Born With It or Not

Altan Ramadan Toffa Leave a Comment

Lionel Messi celebrates after his recent wonder goal against Athletic Bilbao in the Copa Del Rey final

The FIFA U-20 World Cup is promoted as the chance to see the world’s very best players before they become household names.

In 2022 will you be reminiscing about watching a young Brazilian player way back in 2015 as you watch them dominate on TV?

If you could assess the mindset of the young international footballers currently in New Zealand, your chances of making an accurate prediction would dramatically improve.

According to leading psychologist Carol Dweck’s ground-breaking research publicised in Mindset, individuals can have one of two approaches to learning.

Many of us have a Fixed mindset.  We believe that talent is “something you are born with” and people have “a gift” or not.  Human qualities are carved in stone.

These people tend to have a desire to prove that they are capable – often by regularly completing a well practiced task or role. Failure is feared, as perceived flaws are exposed.

Conversely, individuals with a Growth mindset have a different view on failure.  Setbacks are recognised as part of a learning process.  Those with a Growth mindset, treat new experiences as an opportunity to extend their capabilities and skills.

A Growth mindset recognises that everyone can improve with application and experience.  Potential is unbounded.

Clearly, constantly failing is not a pleasant experience, but often the greatest achievers among us, have a history of failure at different times in life. Perseverance often indicates the type of mindset that an individual possesses.  Do they dust themselves off and give it another go, remembering what they have learnt? Or do they give it away?

In society, we tend to love the people who are the very best, those who seem to have a God-given gift.  We value the natural, effortless accomplishment that the very best in the world can deliver.

The recent Lionel Messi wonder goal in the Copa del Rey final against Athletic Bilbao, beating five players on an incredible slaloming run, is an example of such genius.

But what we don’t see, are the years and years of training and effort that has been expended in creating that one magical moment.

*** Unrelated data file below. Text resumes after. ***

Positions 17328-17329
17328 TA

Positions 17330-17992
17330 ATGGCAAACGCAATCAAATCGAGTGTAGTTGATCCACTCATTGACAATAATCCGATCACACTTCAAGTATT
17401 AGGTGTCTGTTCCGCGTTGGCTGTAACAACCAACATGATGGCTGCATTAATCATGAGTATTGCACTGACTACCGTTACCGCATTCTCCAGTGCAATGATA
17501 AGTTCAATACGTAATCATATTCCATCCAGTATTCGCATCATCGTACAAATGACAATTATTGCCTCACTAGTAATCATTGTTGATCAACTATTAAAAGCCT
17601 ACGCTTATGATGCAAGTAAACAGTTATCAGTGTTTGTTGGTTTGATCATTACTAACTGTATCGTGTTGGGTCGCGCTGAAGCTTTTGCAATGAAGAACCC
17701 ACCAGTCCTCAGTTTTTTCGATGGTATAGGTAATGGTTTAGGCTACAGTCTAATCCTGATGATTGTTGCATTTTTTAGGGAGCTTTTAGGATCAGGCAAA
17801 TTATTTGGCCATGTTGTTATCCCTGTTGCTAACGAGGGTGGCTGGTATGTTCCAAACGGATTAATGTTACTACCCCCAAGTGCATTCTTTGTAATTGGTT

Yes, effort is not the only factor in becoming a top footballer.  Resources, opportunities, quality coaching, good advice and networks all make a difference.  But effort, and the desire to keep on learning new skills, is a big piece of the jigsaw.

Fortunately mindset can be changed.

The first step is to determine what sort of mindset a person has.  Instinctively does the individual believe that intelligence, a response to certain situations, or the ability to learn a new skill, such as public speaking, can be changed or not?

Once a player is aware of mindset, make a plan to either change it (if Fixed) or maximise it (if Growth).  Instilling a Growth mindset in a young footballer sets the individual up for success.

Welcoming constructive criticism as a chance to improve and recognising that success is about learning, are core elements of change.  Particularly important, is the ability to work hard and respond positively to challenges.

Parents and coaches have an important role to play in establishing a Growth mindset in young players through the use of language.  Praising effort, perseverance, and learning new skills, cultivates positive attributes.

By remembering to focus on the process of learning new skills, a young player learns the lessons that can be applied to all areas of life, not just their football development.

Top Flight Football Academy is committed to developing a growth mindset in each of our athletes through focusing on effort and commitment.  Regular, positive feedback from parents about their children’s improved learning skills in both the classroom and home environments, as these qualities become embedded, is testament to this approach.

For more information, pick up a copy of Mindset from your local library or bookshop.

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